Plastic: A deadly meal for marine mammals

Plastic: A deadly meal for marine mammals

2014 / cetaceans / non research

Plastic: A deadly meal for marine mammals!Plastic-A-deadly-meal-for-marine-mammals/c8p8/73889687-C21D-48C5-A02B-A10A46AA0861

Plastic: A deadly meal for marine mammals
7 Feb 2014

Everyone has heard of plastic being bad for marine life, but how bad is
it? Since plastic is lightweight, strong, durable and buoyant, if not
properly discarded, it can enter waterways and eventually the marine
environment, where it stays for a long time and becomes a accidental
snack for aquatic species.

It is estimated that every year 20 million tons of plastic litter enters
the ocean, and approximately 100,000 marine mammal individuals are
affected by the ingestion of large pieces of plastic. However, unknown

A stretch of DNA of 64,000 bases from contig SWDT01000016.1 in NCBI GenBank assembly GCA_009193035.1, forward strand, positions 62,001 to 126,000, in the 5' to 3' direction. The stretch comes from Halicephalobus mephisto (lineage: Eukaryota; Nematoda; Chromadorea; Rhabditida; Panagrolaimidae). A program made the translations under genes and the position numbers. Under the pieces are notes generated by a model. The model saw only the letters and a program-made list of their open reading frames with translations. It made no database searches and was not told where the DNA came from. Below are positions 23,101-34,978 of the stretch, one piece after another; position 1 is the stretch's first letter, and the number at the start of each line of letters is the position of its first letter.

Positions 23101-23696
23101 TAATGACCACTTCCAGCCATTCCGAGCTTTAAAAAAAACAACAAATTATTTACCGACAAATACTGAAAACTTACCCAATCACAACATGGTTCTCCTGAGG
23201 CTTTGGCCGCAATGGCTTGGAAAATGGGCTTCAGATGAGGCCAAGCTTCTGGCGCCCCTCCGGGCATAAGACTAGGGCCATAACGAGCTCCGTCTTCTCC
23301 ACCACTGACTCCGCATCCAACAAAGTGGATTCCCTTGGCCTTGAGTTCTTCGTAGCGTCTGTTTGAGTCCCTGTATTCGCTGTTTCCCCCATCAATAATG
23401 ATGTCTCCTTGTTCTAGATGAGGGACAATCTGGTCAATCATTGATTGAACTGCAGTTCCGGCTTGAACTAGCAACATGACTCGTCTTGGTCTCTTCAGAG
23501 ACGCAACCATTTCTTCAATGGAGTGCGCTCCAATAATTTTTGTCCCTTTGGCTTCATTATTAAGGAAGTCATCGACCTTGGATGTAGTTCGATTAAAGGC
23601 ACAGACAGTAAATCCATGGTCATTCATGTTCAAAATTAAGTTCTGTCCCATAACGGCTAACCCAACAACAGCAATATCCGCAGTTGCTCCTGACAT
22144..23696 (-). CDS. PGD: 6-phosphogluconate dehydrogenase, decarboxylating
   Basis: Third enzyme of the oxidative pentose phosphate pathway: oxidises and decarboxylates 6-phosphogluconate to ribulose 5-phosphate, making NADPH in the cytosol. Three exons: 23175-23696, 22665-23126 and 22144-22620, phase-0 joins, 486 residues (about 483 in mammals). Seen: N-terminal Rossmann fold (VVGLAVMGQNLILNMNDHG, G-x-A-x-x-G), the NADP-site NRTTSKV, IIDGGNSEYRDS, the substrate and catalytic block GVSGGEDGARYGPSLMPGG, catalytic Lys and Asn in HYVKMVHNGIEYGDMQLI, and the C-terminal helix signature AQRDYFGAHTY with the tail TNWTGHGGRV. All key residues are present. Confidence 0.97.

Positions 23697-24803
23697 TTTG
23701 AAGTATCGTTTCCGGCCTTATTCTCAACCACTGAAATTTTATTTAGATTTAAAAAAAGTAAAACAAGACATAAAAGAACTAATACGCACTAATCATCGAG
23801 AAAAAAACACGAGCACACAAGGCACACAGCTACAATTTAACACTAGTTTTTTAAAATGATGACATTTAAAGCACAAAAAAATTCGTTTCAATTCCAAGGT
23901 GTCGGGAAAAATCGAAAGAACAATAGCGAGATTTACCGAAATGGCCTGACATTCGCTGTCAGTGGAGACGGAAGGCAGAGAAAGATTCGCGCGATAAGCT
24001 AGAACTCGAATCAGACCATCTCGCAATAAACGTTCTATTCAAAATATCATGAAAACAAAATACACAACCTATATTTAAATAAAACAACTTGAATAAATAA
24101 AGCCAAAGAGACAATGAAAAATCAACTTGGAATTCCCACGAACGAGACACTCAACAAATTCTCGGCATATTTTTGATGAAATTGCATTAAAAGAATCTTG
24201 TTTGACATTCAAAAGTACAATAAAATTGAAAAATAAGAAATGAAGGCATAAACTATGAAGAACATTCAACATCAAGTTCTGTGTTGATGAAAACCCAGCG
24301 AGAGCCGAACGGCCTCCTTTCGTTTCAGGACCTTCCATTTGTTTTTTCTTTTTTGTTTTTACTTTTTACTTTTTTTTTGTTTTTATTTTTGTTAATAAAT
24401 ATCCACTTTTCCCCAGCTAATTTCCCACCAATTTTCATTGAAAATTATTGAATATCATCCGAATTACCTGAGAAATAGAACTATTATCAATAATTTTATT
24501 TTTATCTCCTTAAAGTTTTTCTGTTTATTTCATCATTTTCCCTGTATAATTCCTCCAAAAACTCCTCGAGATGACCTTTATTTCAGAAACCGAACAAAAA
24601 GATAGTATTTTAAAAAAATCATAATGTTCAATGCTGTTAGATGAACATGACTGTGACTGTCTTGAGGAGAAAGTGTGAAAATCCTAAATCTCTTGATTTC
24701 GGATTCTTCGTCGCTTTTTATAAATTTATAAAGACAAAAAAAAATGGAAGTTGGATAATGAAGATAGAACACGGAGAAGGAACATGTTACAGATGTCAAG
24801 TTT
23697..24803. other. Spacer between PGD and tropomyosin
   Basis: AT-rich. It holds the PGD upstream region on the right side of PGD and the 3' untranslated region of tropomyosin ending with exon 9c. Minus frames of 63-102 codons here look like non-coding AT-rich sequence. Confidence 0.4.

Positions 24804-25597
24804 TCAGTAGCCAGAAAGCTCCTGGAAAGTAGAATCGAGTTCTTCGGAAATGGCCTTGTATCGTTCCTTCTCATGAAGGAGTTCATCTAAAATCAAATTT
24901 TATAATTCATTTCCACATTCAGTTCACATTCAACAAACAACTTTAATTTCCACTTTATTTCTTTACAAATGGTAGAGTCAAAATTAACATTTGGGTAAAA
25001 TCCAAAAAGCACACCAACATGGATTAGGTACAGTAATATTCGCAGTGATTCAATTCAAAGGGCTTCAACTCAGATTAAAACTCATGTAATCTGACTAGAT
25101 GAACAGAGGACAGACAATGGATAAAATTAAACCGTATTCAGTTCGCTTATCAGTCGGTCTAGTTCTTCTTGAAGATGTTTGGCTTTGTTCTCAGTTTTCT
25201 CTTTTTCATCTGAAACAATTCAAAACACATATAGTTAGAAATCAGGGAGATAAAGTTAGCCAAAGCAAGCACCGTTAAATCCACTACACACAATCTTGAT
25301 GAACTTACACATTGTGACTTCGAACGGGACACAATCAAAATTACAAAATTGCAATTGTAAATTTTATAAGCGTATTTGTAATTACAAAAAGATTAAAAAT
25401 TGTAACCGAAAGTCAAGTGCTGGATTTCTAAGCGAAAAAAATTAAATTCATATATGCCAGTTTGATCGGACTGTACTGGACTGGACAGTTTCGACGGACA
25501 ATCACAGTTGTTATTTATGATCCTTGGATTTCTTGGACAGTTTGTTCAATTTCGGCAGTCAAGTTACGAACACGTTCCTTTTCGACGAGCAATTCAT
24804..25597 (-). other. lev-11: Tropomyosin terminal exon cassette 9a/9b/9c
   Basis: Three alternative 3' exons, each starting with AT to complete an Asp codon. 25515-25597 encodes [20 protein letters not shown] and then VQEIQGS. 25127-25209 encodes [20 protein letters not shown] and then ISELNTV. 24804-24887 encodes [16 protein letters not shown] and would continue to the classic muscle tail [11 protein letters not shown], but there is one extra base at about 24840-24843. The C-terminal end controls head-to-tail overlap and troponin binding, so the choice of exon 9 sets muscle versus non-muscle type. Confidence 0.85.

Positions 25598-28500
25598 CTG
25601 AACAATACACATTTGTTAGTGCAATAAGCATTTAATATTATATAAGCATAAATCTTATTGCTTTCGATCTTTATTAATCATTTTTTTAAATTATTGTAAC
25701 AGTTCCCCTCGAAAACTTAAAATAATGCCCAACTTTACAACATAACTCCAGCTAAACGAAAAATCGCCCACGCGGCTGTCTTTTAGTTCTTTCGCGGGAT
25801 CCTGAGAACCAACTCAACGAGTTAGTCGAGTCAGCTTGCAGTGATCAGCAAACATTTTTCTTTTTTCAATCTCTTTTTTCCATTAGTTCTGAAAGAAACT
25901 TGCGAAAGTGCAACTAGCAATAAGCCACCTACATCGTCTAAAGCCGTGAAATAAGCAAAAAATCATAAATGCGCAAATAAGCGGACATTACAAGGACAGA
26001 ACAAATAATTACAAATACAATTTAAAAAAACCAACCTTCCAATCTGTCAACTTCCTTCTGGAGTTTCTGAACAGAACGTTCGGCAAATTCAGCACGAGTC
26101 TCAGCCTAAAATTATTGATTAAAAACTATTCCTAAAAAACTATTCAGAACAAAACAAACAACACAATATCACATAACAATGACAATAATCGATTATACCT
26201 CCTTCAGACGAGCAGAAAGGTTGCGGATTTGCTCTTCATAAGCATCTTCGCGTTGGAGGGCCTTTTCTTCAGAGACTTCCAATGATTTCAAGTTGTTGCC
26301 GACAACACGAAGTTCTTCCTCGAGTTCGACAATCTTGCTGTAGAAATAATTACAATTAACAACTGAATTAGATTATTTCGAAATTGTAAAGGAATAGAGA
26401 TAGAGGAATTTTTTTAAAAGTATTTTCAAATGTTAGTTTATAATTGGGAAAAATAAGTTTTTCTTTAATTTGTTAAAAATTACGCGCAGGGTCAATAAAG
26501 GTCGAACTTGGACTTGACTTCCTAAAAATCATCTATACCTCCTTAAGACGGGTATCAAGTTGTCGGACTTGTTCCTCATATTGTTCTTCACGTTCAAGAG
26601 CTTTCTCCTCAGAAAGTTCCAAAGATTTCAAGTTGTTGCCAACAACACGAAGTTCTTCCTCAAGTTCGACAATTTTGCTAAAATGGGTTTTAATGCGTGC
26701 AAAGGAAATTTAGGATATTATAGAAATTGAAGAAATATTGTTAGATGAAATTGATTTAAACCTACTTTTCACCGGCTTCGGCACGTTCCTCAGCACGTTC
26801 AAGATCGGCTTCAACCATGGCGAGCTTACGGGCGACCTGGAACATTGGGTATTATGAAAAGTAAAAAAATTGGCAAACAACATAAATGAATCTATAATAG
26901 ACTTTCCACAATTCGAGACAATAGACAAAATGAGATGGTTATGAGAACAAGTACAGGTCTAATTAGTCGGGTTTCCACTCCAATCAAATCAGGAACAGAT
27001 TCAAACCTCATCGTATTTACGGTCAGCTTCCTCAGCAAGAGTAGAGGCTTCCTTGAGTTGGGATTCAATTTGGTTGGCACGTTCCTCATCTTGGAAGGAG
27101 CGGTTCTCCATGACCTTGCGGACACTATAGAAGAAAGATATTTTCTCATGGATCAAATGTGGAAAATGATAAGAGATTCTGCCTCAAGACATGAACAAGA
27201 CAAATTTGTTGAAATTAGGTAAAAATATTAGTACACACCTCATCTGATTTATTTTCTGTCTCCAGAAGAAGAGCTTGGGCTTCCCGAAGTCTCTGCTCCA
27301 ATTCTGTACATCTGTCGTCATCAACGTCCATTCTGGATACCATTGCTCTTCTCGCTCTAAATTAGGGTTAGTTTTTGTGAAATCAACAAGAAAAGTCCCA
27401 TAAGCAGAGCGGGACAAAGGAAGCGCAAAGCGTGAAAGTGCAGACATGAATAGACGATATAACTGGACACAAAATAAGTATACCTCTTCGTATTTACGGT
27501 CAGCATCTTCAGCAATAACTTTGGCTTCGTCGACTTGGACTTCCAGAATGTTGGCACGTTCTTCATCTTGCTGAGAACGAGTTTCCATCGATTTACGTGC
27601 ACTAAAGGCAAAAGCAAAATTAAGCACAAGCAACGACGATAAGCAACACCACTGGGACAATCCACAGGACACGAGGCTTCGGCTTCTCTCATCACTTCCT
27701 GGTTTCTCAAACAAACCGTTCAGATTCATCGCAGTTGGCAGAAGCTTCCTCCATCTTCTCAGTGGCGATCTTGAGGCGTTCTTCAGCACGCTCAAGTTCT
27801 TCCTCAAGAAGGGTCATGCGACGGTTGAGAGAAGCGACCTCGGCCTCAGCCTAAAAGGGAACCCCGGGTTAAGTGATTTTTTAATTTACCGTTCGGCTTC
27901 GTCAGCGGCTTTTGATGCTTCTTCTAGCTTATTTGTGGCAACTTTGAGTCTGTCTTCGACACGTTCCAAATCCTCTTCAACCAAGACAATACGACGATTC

number of cases remain undiscovered as many of these animals perish in
the open ocean. The most vulnerable marine biota are whales, dolphins
and porpoises. Sperm whales are especially prone since their feeding
mechanism resembles a vacuum cleaner: they suck the food in their mouth.
And unfortunately, sperm whales cannot distinguish plastic bags from one
of their favourite diet – squids. Over the years a number of plastic
pollution related whale deaths have been reported, and two of the most
media-highlighted occurred in the Mediterranean Sea. In 2012, a sperm
whale was found washed up with more than 100 pieces plastic bags in its
stomach at Mykonos Island in Greece; and in 2013, a sperm whale was also
found with 17kg of plastic waste in its gut in Spain. In both cases, the
name of the plastic bag suppliers could still be read after necropsy!

Plastic: a deadly meal for marine mammals
by Wanda Bodnar on 15 February 2014

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